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LASURA identifies 91 slum settlements, gets new GM

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Sholebo

Mr. Lateef Sholebo

BEYOND the recognition of nine major blighted areas in the Lagos metropolis by the World Bank, the Lagos State Urban Renewal Agency (LASURA), has revealed that 91 slum settlements scattered all over the state have been identified.

To this end, the agency has come up with new approaches to tackle the slums, which the newly appointed General Manager of the agency, Mr. Lateef Sholebo, said has become worrisome and therefore need a more pragmatic method.

As paths to a seamless urban regeneration and redevelopment, Sholebo listed the restructuring of the communities; creating urban growth boundaries; introduction of tax increment financing; regional approach and involvement of public/private participation (PPP).
The GM said that the agency would ensure its programme is community-based and driven. “We will develop a plan for each affected locations, give the plan to the community where the residents would discuss the plan and offer suggestions.
“This is how it is being done all over the world and the essence is to ensure quality redevelopment and regeneration. Since it is the people we intend to serve, we must carry them along in the redevelopment process, said LASURA general manager.

Explaining the theory of urban growth boundary, he said the principle, as being done in the western world is that, certain location would be earmarked for physical development for the residents and that such development will not pass the delineated boundary.
“Outside the boundary, we can then have amenities such as school, hospital, recreational ground, park and so on. This is because to allow sprawl development is to invite chaos”, he said.

On tax increment financing, Sholebo said the principle behind it, is that where a slum is identified, as a development agency, LASURA will come and redevelop the area. “With the exercise properly carried out, it would attract investors, and property in the area will carry higher value.

For example, what is accruable to government before the exercise is say, N50milion as revenue, there is certainly the possibility of N150 million revenue coming to the government. This means more money to redevelop another location and maintaining the infrastructure”, he added.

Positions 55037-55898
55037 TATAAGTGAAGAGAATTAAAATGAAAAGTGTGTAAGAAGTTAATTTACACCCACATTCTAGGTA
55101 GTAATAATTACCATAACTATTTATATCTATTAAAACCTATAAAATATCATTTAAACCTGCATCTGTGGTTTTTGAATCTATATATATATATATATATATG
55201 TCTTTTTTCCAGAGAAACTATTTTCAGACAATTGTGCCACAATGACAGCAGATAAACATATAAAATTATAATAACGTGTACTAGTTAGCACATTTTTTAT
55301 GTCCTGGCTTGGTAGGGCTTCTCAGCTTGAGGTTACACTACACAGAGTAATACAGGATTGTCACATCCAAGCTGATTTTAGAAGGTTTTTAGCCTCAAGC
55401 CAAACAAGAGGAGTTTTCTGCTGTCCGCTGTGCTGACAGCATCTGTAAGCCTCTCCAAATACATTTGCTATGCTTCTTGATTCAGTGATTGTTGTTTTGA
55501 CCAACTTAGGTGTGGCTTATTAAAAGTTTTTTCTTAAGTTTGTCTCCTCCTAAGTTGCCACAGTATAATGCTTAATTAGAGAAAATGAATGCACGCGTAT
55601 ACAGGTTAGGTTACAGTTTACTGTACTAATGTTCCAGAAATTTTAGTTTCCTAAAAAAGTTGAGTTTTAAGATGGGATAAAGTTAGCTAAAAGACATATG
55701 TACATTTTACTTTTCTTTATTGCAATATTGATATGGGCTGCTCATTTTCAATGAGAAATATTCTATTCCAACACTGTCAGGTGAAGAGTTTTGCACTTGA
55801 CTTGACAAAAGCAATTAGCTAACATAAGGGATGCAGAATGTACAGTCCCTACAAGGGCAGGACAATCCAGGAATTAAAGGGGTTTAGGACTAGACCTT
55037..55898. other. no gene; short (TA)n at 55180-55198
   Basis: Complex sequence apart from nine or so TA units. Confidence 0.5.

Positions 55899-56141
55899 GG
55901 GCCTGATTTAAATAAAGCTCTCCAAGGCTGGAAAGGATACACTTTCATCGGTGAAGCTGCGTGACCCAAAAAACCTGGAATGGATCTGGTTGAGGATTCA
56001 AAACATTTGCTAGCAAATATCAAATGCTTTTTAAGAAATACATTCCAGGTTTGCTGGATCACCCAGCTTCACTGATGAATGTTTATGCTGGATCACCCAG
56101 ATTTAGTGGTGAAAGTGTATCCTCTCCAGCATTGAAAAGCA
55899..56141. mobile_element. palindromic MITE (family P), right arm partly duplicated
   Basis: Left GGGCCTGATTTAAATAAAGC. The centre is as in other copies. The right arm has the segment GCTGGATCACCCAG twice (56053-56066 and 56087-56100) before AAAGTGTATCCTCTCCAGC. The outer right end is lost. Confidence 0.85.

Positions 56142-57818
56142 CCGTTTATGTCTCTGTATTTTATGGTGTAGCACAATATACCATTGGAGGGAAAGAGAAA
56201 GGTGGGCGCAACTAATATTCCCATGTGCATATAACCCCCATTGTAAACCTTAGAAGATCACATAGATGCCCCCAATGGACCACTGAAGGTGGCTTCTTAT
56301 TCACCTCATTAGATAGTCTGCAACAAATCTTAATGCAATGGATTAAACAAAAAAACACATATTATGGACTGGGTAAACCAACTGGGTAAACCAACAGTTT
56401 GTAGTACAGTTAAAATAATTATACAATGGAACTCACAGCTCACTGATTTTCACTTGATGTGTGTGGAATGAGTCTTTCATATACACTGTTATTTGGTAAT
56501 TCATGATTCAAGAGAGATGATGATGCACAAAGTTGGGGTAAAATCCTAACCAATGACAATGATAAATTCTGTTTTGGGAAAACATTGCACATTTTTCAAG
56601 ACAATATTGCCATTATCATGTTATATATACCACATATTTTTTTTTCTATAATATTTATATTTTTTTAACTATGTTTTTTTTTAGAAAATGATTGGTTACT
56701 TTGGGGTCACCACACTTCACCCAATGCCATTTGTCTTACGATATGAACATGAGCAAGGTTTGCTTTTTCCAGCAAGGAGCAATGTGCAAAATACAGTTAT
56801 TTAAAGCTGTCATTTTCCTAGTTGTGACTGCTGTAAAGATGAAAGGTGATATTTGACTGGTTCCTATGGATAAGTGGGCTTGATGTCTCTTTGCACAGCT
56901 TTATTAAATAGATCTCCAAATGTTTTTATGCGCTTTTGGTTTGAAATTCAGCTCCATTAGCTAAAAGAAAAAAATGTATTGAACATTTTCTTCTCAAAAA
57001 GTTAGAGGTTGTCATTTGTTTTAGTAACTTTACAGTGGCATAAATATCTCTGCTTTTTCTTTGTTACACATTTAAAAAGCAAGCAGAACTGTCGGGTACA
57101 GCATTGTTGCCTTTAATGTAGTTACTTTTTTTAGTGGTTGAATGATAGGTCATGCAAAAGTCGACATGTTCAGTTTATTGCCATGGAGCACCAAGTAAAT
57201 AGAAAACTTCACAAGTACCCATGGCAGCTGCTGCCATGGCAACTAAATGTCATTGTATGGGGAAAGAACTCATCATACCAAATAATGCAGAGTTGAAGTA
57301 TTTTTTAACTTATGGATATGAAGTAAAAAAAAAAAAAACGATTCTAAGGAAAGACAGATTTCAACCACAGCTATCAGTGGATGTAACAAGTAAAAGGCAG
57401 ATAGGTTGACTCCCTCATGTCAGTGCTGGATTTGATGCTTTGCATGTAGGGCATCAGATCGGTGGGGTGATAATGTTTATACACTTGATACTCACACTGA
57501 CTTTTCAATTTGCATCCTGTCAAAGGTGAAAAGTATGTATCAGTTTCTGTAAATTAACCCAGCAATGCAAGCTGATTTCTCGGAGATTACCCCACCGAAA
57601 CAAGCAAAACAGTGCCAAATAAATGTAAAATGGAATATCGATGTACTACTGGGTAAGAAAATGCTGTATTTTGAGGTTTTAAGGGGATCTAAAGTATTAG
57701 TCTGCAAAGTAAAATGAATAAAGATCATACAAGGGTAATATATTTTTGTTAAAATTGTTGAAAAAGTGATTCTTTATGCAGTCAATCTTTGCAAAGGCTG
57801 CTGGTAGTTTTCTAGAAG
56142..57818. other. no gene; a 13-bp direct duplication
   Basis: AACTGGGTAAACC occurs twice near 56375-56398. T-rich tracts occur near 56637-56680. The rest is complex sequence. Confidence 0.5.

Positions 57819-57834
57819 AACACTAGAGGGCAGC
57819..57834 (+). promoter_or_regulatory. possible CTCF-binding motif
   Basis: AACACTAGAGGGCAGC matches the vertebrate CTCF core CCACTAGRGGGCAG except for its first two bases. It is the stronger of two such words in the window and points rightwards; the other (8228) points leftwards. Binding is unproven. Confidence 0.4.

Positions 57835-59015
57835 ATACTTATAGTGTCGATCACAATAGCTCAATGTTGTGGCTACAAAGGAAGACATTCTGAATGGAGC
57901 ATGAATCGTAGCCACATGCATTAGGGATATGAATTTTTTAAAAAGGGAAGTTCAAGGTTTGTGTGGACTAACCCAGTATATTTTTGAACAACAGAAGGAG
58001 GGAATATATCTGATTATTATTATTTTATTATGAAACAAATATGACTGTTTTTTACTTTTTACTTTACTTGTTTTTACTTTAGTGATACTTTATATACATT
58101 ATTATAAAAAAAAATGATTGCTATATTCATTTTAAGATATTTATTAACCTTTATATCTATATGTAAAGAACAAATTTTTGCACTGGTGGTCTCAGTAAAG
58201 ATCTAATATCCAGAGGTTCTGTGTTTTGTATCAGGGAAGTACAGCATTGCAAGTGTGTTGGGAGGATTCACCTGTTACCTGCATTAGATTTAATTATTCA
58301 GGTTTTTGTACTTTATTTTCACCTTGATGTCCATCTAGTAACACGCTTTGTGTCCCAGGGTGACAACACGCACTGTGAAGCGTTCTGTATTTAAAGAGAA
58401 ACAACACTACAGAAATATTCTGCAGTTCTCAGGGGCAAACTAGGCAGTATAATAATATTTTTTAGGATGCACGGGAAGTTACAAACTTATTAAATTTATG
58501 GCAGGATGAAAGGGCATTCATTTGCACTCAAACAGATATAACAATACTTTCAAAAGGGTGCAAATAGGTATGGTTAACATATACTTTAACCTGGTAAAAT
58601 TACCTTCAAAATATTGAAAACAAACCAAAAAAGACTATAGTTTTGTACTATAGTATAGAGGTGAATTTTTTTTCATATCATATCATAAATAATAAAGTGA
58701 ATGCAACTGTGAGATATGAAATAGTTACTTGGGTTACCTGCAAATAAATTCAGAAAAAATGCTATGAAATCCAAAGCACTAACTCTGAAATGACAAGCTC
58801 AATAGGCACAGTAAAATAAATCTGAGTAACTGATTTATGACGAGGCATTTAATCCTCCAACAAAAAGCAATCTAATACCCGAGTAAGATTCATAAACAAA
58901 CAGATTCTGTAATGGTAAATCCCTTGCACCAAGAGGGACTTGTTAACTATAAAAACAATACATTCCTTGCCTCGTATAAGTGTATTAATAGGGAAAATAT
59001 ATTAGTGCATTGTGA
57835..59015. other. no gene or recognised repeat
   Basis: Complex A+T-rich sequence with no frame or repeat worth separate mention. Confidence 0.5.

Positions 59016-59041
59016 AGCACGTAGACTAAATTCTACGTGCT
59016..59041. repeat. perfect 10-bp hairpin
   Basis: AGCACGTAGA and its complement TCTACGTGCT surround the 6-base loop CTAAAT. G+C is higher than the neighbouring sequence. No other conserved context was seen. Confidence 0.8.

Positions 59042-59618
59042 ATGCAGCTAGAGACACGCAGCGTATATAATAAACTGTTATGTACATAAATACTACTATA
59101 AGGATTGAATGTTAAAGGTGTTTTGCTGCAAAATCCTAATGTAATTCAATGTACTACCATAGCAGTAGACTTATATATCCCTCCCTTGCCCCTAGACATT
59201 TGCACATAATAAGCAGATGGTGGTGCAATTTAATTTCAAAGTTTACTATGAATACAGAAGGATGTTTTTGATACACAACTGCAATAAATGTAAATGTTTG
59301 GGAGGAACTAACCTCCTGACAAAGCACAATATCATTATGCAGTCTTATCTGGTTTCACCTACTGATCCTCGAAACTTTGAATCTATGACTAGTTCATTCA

The involvement of private public participation is also on the table. Although, Sholebo was quick to add that government must be proactive to prevent private investors extorting the masses in the event that such investors carry out any developmental project.

For example, if an investor provide social amenity like water, shopping mall or recreational facilities, the residents in the area must benefit maximally. The essence of their activities is not to make business out of people’s misfortune, though, they are in business to make profit. But in this case government will be in charge.
“Besides, before we allow private investors to engage in any developmental project, they will give us their conceptual approach for verification. Indeed, communities where such project will take place would have inputs”, he assured.

Another initiative we would embark upon is mixed income development, where different groups in the social strata would be living together in the same environment. The idea here is that those not too financially endowed would have a changed mentality, because they may likely be influenced by the social, environment and economic awareness.
“For instance, if they look at the way their neighbours are disposing their refuse in a more hygienic way, they would be challenged to follow suit”.

He said government is conscious of the megacity challenges confronting Lagos, especially, in the area of transportation, adding that transport sector is quite germane to the successful management of any megacity.
“This is one area that Governor Akinwunmi Ambode is not taking lightly and it is obvious that with several road projects on ground, the problem is under control”, said Sholebo.

Allaying the fear that residents in the slum locations may not be favourably disposed to government’s regeneration programmes because of lack of trust, he said that was why the approach is citizens’ participation in nature.
“In our own case, the local government officials, community development associations (CDA), human rights group and other interests would be included.

There is going to be a lot of sensitization programmes, workshops and seminars where every issue involved will be thoroughly discussed. So, issue of trust or no trust will be out of place”.


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